Electrophysiological Evidence of Atypical Processing Underlying Mental Set Shifting in Ecstasy Polydrug and Polydrug Users

Roberts, Carl A ORCID: 0000-0003-4275-601X, Fairclough, Stephen H, McGlone, Francis P, Fisk, John E and Montgomery, Catharine
(2013) Electrophysiological Evidence of Atypical Processing Underlying Mental Set Shifting in Ecstasy Polydrug and Polydrug Users. EXPERIMENTAL AND CLINICAL PSYCHOPHARMACOLOGY, 21 (6). pp. 507-515.

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Executive functioning deficits are reported in ecstasy users. However research into mental set switching has been equivocal, with behavioral studies suggesting the function is preserved. The current study sought to address the issue of switching deficits in ecstasy users by combining behavioral performance with electrophysiological correlates (electroencephalography; EEG). Twenty ecstasy polydrug users, 20 nonecstasy polydrug users, and 20 drug naive controls were recruited. Participants completed questionnaires about their drug use, sleep quality, fluid intelligence, and current mood state. Each participant completed a mental set switching task (the number-letter task) while EEG measures were recorded. Analysis of variance (ANOVA) revealed no between-group differences on performance of the task; however a regression suggested that ecstasy use was a significant predictor for performance, after controlling for cannabis use. Mixed ANOVA revealed a significant effect of group on the P3, with significant differences between both drug groups and naives. There was also an interaction between electrode and group on the P2 component, with ecstasy users differing from both other groups. On the P3 component the results suggest a reduction in positivity at parieto-occipital electrodes for drug users compared to controls. Furthermore a significant increase in negativity in ecstasy users compared to control groups could be observed in several occipito-parietal electrodes at an N2 component as well as observable atypicalities in early processing (P2) displayed by ecstasy users and polydrug controls. The present study provides evidence of atypical processing of attentional shifting in ecstasy and polydrug users. Deficits in this executive function could reflect cognitive inflexibility and paucity of rapid behavioral adjustment, which may be problematic in real world situations.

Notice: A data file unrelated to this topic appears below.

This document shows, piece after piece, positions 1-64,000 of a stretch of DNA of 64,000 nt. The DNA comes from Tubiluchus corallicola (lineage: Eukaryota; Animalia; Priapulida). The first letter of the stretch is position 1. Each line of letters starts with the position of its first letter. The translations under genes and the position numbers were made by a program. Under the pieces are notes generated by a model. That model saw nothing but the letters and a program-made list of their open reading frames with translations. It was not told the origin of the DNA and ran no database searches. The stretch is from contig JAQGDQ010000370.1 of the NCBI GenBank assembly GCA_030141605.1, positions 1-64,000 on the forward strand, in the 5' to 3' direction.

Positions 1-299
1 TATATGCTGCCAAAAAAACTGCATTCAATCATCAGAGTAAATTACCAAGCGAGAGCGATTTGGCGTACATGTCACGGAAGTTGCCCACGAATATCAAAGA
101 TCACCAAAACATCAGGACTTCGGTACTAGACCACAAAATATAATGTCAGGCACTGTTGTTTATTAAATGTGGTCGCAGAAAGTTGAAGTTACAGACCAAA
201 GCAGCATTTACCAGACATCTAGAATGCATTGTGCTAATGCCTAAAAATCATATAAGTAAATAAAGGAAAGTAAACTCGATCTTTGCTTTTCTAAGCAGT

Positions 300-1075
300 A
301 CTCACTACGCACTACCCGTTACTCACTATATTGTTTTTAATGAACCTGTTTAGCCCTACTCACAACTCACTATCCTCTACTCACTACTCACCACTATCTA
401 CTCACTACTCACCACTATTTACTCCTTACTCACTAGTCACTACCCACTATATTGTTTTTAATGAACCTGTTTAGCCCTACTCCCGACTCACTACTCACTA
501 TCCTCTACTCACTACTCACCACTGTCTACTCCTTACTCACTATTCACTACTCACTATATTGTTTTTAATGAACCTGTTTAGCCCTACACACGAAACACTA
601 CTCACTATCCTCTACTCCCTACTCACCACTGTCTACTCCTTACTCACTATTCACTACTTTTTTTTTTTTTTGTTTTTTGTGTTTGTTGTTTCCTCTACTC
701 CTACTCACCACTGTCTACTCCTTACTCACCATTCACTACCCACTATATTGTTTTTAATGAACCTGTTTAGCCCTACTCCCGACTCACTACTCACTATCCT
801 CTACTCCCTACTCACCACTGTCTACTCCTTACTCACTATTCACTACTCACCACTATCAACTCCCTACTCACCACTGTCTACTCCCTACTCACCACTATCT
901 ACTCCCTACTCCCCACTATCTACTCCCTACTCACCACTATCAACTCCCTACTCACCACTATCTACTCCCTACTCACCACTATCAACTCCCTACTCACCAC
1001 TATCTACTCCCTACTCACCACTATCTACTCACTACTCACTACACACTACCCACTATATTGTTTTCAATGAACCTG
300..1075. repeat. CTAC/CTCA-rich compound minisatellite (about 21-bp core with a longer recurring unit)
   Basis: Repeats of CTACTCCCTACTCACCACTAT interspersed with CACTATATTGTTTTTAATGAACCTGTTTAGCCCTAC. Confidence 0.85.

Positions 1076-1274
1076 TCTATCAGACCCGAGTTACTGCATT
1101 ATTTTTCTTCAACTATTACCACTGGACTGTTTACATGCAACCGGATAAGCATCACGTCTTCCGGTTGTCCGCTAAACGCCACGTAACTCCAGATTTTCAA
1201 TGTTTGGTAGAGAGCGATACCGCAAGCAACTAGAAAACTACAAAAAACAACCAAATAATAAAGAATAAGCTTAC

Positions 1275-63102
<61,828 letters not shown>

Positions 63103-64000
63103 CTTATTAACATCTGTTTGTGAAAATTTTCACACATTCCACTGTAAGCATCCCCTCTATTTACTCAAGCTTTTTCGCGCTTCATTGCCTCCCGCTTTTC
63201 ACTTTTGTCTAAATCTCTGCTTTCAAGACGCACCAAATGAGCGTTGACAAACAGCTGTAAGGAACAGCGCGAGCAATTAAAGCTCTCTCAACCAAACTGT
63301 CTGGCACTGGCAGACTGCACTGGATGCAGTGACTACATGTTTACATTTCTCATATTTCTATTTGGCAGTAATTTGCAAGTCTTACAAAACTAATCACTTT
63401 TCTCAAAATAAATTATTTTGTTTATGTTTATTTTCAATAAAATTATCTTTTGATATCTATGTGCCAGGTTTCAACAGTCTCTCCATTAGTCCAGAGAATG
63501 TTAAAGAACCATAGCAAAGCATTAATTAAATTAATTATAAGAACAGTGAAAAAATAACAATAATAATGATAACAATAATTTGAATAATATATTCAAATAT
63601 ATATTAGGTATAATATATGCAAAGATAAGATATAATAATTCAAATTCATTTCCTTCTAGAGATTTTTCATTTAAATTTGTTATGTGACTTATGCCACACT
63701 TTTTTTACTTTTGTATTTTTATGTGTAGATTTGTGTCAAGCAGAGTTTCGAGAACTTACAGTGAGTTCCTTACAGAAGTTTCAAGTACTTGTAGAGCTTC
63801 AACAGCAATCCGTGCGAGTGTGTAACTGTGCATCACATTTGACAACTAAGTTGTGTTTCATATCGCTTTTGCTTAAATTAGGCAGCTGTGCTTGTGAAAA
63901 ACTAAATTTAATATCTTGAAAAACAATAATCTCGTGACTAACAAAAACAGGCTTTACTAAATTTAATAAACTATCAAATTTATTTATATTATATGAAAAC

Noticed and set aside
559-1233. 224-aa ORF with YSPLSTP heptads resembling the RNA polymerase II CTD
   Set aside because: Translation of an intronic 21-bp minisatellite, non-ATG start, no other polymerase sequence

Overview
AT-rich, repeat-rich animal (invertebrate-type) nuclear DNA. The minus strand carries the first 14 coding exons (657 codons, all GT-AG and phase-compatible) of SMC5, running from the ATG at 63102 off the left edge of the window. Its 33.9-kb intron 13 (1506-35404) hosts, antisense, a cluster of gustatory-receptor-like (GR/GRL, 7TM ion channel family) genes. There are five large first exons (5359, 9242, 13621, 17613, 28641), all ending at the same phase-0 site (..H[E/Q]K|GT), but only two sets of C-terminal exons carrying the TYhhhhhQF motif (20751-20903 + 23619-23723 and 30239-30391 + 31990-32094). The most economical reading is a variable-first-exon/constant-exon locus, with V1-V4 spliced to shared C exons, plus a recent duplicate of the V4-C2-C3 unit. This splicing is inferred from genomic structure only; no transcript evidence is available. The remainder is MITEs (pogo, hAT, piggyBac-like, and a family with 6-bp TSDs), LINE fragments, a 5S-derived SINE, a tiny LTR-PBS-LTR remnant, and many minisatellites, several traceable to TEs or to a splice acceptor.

Item Type: Article
Uncontrolled Keywords: ecstasy, cannabis, executive function, stimulants, cannabis
Subjects: ?? BF ??
Depositing User: Symplectic Admin
Date Deposited: 25 Mar 2015 11:05
Last Modified: 16 Dec 2022 01:59
DOI: 10.1037/a0034002
Related URLs:
URI: https://livrepository.liverpool.ac.uk/id/eprint/2008898